Born April 30, 1888, in Pulaski, Tennessee, John Crowe Ransom was the third child of John James Ransom and Ella Crowe. From his mother, an English teacher, he absorbed an interest in ballads and myth, especially the Cavalier myth. From his father, a Methodist minister and district superintendent, he inherited a love of poetry, eloquence with language, lifelong interest in metaphysical questions, and facility in languages.
Admitted to Vanderbilt University at age fifteen, Ransom chose a course of study emphasizing Latin and Greek classics, philosophy, and history. After his graduation in 1909, Vanderbilt professors nominated him for a Rhodes Scholarship, and in 1910, he entered Oxford University, choosing again to focus on philosophy and the classics. His three years there reinforced his classicism, and discussions with fellow Rhodes Scholars increased his interest in British and American literature.
In 1914, Ransom returned to Vanderbilt as a member of the English faculty, leaving briefly to serve in World War I. Again returning to Vanderbilt, he joined a group of young intellectuals who met weekly to discuss philosophy and poetry. Soon this group began critiquing one another’s poetry, eventually publishing The Fugitive (1922-1925), a journal devoted to poetry, criticism, and poetic theory. The Fugitive was widely read and highly respected in literary circles.
Becoming convinced of a need to defend the agrarian South of small farms and subsistence farming, several Fugitives published a collection of essays titled I’ll Take My Stand: The South and the Agrarian Tradition (1930). Unfortunate timing of the publication led readers to consider the essays a literal plan to end the Great Depression, rather than a metaphorical statement about art’s central position in human life.
Ransom continued to teach English at Vanderbilt, but his growing literary reputation increased his salary very little. He supplemented his income with summer teaching, especially after his marriage to Robb Reavil in 1920 and the births of their three children. Despite several offers of larger salaries and smaller teaching loads at other universities, Ransom remained in Nashville to care for his aging parents. Finally, Ransom accepted an offer from Kenyon College; a major incentive was the promise to establish a journal reminiscent of The Fugitive but emphasizing both critical theory and poetry. Moving to Gambier, Ohio, in 1937, Ransom began The Kenyon Review.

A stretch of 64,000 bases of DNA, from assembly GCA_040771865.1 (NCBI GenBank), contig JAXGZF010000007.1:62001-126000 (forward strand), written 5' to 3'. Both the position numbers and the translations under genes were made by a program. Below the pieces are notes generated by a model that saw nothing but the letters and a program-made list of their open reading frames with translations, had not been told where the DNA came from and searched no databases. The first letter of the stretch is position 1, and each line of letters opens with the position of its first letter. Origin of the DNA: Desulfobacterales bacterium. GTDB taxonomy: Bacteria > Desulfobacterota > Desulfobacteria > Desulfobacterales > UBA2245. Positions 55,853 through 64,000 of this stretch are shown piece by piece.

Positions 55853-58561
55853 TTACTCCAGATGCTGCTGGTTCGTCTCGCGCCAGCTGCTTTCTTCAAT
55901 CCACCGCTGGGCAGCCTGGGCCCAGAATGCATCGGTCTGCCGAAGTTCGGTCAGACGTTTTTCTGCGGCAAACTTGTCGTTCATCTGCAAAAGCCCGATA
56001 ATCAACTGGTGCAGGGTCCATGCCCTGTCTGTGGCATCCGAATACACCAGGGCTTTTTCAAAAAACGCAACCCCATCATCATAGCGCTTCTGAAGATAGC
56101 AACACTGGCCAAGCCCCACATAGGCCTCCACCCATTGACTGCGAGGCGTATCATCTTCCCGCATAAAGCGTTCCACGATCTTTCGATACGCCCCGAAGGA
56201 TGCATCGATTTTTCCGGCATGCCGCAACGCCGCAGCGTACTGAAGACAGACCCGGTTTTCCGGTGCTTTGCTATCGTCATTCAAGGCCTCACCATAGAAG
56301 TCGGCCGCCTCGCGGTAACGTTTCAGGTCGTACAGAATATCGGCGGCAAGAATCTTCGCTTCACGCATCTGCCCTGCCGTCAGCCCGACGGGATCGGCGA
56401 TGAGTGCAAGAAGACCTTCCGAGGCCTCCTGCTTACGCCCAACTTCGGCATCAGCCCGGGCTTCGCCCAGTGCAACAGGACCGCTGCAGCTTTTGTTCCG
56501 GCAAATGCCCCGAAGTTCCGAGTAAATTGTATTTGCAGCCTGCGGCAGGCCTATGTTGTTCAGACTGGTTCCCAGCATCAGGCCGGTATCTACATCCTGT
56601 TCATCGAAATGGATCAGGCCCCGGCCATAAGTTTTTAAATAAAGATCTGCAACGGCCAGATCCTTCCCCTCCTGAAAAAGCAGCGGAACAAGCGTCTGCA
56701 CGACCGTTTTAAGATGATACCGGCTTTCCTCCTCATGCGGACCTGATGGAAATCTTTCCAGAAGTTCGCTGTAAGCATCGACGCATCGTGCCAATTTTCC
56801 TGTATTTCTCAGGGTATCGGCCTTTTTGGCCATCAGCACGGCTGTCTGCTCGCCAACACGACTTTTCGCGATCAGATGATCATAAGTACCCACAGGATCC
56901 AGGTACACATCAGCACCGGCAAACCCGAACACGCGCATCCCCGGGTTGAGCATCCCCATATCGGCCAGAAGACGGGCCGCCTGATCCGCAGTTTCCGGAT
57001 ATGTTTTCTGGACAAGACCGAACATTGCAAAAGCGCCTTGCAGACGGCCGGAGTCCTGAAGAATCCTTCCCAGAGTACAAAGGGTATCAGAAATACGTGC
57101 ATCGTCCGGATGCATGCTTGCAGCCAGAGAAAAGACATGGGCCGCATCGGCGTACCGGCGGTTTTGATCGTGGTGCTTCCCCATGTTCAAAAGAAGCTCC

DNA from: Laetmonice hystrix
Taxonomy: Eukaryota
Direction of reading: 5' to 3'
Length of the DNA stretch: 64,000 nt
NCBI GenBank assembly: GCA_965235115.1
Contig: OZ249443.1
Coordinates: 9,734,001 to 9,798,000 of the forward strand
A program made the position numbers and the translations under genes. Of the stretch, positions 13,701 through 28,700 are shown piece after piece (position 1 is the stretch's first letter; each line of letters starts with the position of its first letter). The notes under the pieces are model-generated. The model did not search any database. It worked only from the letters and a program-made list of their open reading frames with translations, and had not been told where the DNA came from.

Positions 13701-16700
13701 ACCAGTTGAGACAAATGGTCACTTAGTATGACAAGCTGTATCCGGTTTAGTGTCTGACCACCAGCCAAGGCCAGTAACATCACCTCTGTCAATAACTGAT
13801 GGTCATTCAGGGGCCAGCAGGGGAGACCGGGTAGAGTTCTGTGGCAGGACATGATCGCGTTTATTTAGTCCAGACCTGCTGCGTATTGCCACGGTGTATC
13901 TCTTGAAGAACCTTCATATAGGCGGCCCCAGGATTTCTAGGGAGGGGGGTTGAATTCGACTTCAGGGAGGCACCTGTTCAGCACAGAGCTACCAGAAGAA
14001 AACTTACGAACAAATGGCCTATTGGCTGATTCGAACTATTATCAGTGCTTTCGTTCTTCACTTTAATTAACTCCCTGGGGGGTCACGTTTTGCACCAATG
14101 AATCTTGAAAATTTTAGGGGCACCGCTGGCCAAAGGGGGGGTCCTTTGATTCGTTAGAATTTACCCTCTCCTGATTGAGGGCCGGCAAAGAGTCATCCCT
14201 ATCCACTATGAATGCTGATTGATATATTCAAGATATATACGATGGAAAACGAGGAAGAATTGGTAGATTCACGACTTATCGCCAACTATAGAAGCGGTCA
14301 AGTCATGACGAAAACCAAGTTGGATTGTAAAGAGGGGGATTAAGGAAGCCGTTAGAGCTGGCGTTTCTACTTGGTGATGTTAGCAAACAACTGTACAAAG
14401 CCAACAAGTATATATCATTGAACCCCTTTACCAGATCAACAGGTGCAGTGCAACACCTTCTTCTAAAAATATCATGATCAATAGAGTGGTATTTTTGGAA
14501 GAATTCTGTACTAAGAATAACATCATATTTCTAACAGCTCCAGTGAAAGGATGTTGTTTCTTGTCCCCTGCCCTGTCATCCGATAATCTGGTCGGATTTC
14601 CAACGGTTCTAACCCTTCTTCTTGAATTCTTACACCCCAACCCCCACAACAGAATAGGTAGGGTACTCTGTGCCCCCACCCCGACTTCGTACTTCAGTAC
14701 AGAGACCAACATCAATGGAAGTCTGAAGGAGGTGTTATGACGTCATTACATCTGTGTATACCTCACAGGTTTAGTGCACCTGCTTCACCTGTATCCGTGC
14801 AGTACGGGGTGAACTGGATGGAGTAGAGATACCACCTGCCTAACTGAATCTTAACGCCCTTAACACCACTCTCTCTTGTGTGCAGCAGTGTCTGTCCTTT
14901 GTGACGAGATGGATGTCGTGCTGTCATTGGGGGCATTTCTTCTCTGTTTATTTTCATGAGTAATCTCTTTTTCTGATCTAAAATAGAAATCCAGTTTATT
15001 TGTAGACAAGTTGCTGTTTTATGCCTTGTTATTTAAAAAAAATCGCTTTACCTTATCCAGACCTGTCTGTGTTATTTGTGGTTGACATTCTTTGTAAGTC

Until his retirement in 1959, Ransom’s academic responsibilities were teaching, editing The Kenyon Review, and establishing the Kenyon School of English, which he hoped would provide a forum for writers, critics, and students to discuss theories of literary criticism. Although he published no new poems after 1945, he received the Bollingen Prize for Poetry in 1951, and his 1963 edition of Selected Poems received the 1964 National Book Award. After retirement, Ransom continued to lecture and write essays about criticism and poetry. His health gradually deteriorated, and on July 3, 1974, he died at his home on the Kenyon College campus.
Most of Ransom’s poetry was written before the 1930’s. However, his best poetry remains timeless because he employs the greatest of human resources—outstanding intellect, a sympathetic heart, superb classical training, and a personality grounded in the balance of head (intellect) and sensibility (soul, aesthetic imagination)—to lessen the alienation and hopelessness that seem poised to overwhelm humanity. Ransom realizes that, especially in the modern age, poets must provide aesthetic and spiritual guidance for society because poetry best prepares humankind to wrestle with age-old ambiguities of mortality and fate.
Ransom seeks a code to provide meaning for individuals attempting to cope with an apparently meaningless universe. For Ransom, that code seems most accessible through deliberately minor poetry. Though he continued to revise a few early poems, his emphasis turns to the...
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